Dragons weren’t the only thing flying the skies on the House of The Dragon, our drones were too!
With the long awaited arrival of the Game of Thrones prequel, the team at Visualskies are proud to showcase their work for the series. Our 3D digital assets are not only featured in the trailer and the main body of episodes, but our groundbreaking VS Scout app was also crucial in designing shots used throughout the series. This article explores the ways in which we were able to help the creators of the show realise their vision and bring the world of Game of Thrones back to our screens. Lydia, Duncan, Jandira and Joe were our team to tackle the task, combining all areas of their expertise to create extraordinary 3D models of San Juan de Gaztelugatxe in Bermeo, Spain and St Michael’s Mount in Cornwall. It is amazing to see the team’s work finally released and available to the public to enjoy. Wanting to innovate and push the boundaries of 3D scanning; this accomplishment from Visualskies is a tell-tale sign for the future use of lidar and photogrammetry in the industry.
The VS Scout App was created with the intention of allowing recces and shot planning to seamlessly transition from the real world to one close to what we end up seeing on our television screens. Joe worked tirelessly with the in house art director Tom Wingrove and House of The Dragon VFX team to include a wide variety of functions that would allow them full insight into the world that they were building. They ranged from being able to see dragons and models in real time with augmented reality to full access to each 3D environment scanned for shot exploration. The user is also able to import any model into a blank canvas for key concept creation. The entire app was built using Unreal Engine; which has provided an invaluable platform to craft our work within.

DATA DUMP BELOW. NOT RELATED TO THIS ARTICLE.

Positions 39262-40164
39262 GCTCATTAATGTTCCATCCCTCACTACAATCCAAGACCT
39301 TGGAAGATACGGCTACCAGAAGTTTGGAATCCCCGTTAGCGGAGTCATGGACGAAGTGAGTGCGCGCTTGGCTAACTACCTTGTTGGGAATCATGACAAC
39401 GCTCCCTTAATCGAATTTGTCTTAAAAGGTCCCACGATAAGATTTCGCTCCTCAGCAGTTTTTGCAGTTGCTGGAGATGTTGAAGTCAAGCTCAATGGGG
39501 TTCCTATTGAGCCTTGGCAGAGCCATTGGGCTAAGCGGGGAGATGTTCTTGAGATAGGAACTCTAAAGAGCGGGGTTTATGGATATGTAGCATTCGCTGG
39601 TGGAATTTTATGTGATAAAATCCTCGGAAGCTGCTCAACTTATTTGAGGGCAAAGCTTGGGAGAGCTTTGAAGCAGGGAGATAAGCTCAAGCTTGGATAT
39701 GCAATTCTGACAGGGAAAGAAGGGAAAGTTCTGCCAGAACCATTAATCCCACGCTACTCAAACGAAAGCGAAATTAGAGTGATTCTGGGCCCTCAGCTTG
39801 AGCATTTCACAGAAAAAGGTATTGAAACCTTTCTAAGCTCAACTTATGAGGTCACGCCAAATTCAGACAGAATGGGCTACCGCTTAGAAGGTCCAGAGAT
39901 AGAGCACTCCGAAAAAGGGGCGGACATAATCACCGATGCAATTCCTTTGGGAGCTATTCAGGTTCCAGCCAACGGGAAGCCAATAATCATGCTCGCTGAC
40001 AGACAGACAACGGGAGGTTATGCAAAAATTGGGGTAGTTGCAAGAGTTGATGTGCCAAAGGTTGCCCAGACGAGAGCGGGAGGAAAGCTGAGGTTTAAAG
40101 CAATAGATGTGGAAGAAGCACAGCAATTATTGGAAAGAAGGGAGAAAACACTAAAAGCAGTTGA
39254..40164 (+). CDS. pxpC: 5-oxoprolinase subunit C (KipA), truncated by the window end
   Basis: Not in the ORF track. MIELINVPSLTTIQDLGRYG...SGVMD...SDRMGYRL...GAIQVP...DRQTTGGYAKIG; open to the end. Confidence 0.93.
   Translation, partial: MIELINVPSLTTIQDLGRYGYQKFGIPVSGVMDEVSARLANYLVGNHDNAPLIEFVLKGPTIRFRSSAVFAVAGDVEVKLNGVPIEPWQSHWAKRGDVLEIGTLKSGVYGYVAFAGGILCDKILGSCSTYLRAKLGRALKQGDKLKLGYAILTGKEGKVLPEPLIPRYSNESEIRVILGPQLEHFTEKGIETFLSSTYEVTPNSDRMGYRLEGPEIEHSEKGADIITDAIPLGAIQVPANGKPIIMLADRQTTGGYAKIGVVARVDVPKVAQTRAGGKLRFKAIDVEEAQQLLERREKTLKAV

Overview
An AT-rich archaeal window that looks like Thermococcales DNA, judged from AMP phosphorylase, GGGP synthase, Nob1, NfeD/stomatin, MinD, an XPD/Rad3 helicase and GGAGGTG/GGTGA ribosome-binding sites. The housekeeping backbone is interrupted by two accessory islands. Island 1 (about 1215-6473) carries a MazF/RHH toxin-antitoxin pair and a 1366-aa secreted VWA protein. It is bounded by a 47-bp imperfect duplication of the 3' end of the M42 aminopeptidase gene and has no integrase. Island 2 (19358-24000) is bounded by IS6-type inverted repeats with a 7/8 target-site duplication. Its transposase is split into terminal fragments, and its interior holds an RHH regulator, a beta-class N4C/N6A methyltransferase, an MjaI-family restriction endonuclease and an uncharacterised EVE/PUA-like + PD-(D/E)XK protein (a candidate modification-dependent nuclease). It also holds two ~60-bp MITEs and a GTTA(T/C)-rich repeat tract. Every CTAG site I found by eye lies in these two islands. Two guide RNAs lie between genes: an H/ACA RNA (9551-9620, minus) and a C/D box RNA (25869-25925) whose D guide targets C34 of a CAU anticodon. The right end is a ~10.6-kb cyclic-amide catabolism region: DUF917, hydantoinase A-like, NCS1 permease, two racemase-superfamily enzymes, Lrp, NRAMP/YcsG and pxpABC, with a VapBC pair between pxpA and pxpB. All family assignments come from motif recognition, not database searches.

The AR Function allows the director to visualise dragons or actors on location immediately. When on a recce, being able to see exactly how the dragon would look on a mountain, roof top or from underneath is an amazingly sophisticated visualisation tool. It allows them to keep thinking about what the audience would eventually see; as well as facilitating logistical planning. The utilisation of AR for this type of production is essential in being able to bring the fantasy world into the real one. Knowing how models will size compared to locations helps the Director and the VFX artists to suspend disbelief when viewing the shots. It is even more useful when you can view the model environment within the app with a wide range of customisation. Simple yet necessary tools such as being able to adjust the focal length, aperture and height of the camera were crucial to setting up the perfect shot. Key extras such as the ability to influence the solar position, fog level or adding an actor into the scene; made it possible for the filmmakers to envisage a wide variety of lighting and action sequences without having to leave the office. As we all know during Covid the film industry had to adapt. To a series renowned for using a lot of international filming locations you can see how this would have been an integral part of the pre-production process.
The video is a snapshot of the tools and functions this app brought to the House of The Dragon team. You can see how adjusting the solar position, fog and lens length create shots that are the same as the final output in an episode. Being able to fly through the location with AR directing the camera where you are looking makes it a seamless experience to play, position and plan all you need on set.
Watch this insightful video from the creators of House of The Dragon about their smart LED screen. Just another way in which our work can be utilised.
Drones, Lidar and Photogrammetry